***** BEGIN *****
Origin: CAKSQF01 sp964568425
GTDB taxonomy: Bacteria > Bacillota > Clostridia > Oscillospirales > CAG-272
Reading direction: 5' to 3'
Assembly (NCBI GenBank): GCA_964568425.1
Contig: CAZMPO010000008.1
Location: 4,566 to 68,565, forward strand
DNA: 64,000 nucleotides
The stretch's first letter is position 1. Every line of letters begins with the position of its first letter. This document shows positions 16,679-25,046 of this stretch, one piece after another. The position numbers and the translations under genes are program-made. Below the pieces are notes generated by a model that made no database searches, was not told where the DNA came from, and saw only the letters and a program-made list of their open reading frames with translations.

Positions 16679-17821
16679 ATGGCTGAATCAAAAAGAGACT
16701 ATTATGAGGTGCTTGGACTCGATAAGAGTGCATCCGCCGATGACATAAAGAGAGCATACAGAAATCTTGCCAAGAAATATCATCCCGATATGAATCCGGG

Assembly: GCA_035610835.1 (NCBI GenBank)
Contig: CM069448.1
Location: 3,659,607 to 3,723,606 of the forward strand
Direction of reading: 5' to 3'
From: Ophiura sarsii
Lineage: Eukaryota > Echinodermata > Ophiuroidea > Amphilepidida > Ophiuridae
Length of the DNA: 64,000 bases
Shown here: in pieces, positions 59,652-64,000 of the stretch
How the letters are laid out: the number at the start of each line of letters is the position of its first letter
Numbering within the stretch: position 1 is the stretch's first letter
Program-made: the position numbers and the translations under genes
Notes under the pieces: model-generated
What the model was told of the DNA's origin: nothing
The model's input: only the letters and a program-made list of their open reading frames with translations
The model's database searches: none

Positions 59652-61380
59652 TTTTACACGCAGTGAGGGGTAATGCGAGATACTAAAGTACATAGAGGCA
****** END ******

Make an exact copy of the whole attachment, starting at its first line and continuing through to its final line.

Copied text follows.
Origin: CAKSQF01 sp964568425
GTDB taxonomy: Bacteria > Bacillota > Clostridia > Oscillospirales > CAG-272
Reading direction: 5' to 3'
Assembly (NCBI GenBank): GCA_964568425.1
Contig: CAZMPO010000008.1
Location: 4,566 to 68,565, forward strand
DNA: 64,000 nucleotides
The stretch's first letter is position 1. Every line of letters begins with the position of its first letter. This document shows positions 16,679-25,046 of this stretch, one piece after another. The position numbers and the translations under genes are program-made. Below the pieces are notes generated by a model that made no database searches, was not told where the DNA came from, and saw only the letters and a program-made list of their open reading frames with translations.

Positions 16679-17821
16679 ATGGCTGAATCAAAAAGAGACT
16701 ATTATGAGGTGCTTGGACTCGATAAGAGTGCATCCGCCGATGACATAAAGAGAGCATACAGAAATCTTGCCAAGAAATATCATCCCGATATGAATCCGGG

Assembly: GCA_035610835.1 (NCBI GenBank)
Contig: CM069448.1
Location: 3,659,607 to 3,723,606 of the forward strand
Direction of reading: 5' to 3'
From: Ophiura sarsii
Lineage: Eukaryota > Echinodermata > Ophiuroidea > Amphilepidida > Ophiuridae
Length of the DNA: 64,000 bases
Shown here: in pieces, positions 59,652-64,000 of the stretch
How the letters are laid out: the number at the start of each line of letters is the position of its first letter
Numbering within the stretch: position 1 is the stretch's first letter
Program-made: the position numbers and the translations under genes
Notes under the pieces: model-generated
What the model was told of the DNA's origin: nothing
The model's input: only the letters and a program-made list of their open reading frames with translations
The model's database searches: none

Positions 59652-61380
59652 TTTTACACGCAGTGAGGGGTAATGCGAGATACTAAAGTACATAGAGGCA